The Hesburgh Libraries has recently acquired an interesting and extremely rare two-volume, folio-sized exposition of Thomistic approaches to metaphysical topics, Paul Marie Cauvin’s Cursus Philometaphysicus: scilicet continens tum universae Philosophiae cum Famosiores Metaphysicae speculationes (Bononiae, 1692). It features Aristotelian metaphysics with a scholastic commentary, “compositus ad Mentem Angelici Praeceptoris D. Thomae Aquinatis.”
Although the scholastic method of philosophical inquiry generally declined in popularity during the early modern period, it remained a strong influence within Aquinas’ own Dominican Order. Cauvin (1642-1716), a Dominican from Lombardy, explores a number of epistemological areas usually considered outside the domain of theology, using Aristotle’s metaphysics as a starting point. He draws not only on Thomas, but also on other important medieval representatives of the scholastic tradition, such as Albertus Magnus, Scotus, and Durandus. As the author was the Chair of Metaphysics at the University of Bologna, he may have intended the work to be a university textbook.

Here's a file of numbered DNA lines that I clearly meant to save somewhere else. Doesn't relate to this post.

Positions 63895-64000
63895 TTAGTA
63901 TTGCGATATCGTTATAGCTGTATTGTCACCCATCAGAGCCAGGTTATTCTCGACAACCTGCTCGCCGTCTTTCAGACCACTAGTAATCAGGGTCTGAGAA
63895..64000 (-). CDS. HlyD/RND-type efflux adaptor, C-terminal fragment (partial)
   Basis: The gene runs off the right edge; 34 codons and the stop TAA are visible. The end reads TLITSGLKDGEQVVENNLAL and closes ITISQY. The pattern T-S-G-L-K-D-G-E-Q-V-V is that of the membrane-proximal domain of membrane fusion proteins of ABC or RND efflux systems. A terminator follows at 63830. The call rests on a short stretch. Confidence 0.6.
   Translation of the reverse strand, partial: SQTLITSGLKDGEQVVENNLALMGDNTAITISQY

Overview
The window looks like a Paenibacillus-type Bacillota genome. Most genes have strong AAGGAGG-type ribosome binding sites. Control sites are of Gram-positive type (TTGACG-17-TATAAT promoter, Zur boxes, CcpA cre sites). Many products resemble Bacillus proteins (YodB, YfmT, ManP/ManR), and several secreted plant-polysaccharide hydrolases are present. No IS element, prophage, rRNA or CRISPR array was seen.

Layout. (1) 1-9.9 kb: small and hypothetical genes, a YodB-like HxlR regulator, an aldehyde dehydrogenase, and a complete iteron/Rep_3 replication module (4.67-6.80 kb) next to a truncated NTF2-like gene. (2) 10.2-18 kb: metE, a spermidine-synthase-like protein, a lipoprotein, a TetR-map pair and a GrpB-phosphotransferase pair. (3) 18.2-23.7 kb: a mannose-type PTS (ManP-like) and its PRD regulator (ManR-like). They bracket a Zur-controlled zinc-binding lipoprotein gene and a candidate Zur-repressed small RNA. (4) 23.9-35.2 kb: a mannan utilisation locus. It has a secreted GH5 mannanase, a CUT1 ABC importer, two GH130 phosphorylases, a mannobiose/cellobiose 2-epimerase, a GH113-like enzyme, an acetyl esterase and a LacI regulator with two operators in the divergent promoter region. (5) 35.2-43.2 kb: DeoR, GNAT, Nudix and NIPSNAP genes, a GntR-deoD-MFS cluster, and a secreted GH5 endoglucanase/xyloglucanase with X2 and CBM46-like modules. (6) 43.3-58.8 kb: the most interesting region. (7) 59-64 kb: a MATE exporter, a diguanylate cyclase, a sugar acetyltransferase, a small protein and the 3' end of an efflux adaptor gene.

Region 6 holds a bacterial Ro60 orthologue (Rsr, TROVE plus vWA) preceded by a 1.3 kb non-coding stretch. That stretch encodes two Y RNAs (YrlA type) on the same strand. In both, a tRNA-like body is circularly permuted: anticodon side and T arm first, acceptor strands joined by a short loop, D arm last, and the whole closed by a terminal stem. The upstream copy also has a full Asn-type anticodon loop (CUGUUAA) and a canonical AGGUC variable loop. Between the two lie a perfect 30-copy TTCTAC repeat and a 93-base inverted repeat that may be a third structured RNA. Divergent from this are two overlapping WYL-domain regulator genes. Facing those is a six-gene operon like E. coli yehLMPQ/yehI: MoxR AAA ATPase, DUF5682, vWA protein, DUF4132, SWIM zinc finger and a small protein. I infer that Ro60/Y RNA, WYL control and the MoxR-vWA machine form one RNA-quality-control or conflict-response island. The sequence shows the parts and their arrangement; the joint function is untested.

We have discovered only one other North American holding of this title.